The IRS says on its website that under Section 179 of the tax code, “the TCJA increased the maximum Section 179 expense deduction from $500,000 to $1 million. The phase-out limit increased from $2 million to $2.5 million. These amounts are indexed for inflation for tax years beginning after 2018.”
Depreciation: You can depreciate a boat that qualifies as a business asset. However, a boat is considered “listed property” (more on that in a minute), and the IRS is picky about how you depreciate listed property. You can find out more at Publication 946 (2019), How To Depreciate Property.
Operation Expense Deductions: You can deduct operating expenses such as maintenance, gas and dock fees if the boat is used for your business. We are talking here about renting out the boat or giving charters for example, not using it for just entertaining clients. Once again, you need to keep documentation to prove you are using your boat as a business.
How Can I Deduct the Cost of a Boat as Listed Property?
Things become a bit more complicated if you use your boat for both business and personal pleasure, but you can still get some business write-offs. The IRS considers certain assets to be listed property. This is property that could be personal or business in nature and is any of the following:
- Passenger automobiles
- Any other property used for transportation (unless it falls under an exception). This includes boats.
- Property generally used for entertainment, recreation, or amusement. This could include items like computers, phones, cameras and just about anything that is moveable. Listed property is most property that is not land or buildings.
If you want to deduct expenses of listed property such as a boat, you must use it more than 50% of the time for business. That means if you have a boat that you charter, but you take it out yourself for pleasure every now and then, you must carefully document when you use it for business and when for pleasure.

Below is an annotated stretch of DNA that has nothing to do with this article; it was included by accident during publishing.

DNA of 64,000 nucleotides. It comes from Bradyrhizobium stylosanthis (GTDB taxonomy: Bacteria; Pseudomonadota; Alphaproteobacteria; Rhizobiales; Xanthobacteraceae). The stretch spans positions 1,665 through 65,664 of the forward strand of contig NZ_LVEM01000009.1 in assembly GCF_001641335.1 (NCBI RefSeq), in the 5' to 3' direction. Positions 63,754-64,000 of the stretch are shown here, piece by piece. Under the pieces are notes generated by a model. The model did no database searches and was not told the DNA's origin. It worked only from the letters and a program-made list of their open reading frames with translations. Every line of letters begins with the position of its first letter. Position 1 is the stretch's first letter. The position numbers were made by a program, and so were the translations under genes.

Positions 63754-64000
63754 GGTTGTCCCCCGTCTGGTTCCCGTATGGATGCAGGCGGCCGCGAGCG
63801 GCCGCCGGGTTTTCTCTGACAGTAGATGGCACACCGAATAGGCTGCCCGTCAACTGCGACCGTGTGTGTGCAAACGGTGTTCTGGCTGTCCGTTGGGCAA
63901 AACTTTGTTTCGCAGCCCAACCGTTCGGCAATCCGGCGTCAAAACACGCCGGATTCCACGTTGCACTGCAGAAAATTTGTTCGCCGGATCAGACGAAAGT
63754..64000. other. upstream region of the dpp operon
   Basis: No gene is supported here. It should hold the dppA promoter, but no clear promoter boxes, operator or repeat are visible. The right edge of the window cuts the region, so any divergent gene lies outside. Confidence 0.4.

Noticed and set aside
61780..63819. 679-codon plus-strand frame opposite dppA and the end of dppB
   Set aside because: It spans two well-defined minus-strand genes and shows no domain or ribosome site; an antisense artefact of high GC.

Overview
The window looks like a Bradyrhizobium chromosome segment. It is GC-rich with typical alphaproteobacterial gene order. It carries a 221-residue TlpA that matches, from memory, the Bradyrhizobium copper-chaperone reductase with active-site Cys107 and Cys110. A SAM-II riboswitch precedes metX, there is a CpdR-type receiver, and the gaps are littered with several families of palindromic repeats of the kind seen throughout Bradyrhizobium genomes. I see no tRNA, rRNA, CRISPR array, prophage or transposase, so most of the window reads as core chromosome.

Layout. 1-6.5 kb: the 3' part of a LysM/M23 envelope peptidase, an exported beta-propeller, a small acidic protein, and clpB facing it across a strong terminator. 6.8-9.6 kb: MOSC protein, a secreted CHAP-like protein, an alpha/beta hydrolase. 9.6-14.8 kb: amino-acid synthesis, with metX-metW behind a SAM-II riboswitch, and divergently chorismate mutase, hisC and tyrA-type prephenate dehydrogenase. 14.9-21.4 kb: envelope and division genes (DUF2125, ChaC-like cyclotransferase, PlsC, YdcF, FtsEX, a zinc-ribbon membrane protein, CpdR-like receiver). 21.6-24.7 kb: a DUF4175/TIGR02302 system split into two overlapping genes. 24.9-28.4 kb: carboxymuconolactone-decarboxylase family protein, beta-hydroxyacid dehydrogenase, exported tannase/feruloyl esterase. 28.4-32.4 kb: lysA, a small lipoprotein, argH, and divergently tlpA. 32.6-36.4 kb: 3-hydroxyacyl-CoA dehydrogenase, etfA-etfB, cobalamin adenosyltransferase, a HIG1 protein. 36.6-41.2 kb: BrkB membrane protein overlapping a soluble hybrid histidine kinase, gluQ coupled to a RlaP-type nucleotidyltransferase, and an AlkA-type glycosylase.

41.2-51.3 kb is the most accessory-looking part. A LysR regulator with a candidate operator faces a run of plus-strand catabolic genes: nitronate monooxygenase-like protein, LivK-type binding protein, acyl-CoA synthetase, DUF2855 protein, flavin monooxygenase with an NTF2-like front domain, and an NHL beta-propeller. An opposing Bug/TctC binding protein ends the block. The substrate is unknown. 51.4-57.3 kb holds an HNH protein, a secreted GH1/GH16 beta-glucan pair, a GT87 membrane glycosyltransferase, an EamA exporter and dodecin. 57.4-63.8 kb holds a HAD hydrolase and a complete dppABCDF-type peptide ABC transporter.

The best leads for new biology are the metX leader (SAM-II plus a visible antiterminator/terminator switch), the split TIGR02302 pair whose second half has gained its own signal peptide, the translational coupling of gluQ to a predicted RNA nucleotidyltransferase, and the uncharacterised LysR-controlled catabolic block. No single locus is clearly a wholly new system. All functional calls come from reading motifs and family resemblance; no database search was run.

Now here’s the catch. If you can demonstrate that your boat is a business asset that is used over 50% of the time for business, you must pay taxes on any personal use. Personal use of the boat, which is a business asset, is considered a benefit to you personally.
Is It Worth Taking Business Write-Offs for My Boat?
So, the short answer to the question “Can my business write off a boat?” is “Yes, it can.” However, be aware that the IRS is going to take a closer look at your tax returns if you take boat-related deductions. If you are really buying the boat primarily for your own pleasure, you may not want to undergo that kind of scrutiny.
You may also decide that deducting business expenses for your boat is just not worth the headache of documenting every use of your boat in order to take depreciation and expense deductions. It really depends on your individual situation. Because buying a boat or yacht is a major purchase, you will want to sit down with your tax advisor and discuss the ramifications of buying the boat yourself as an individual versus buying a boat through a company. To talk to a CPA now for more details schedule a call here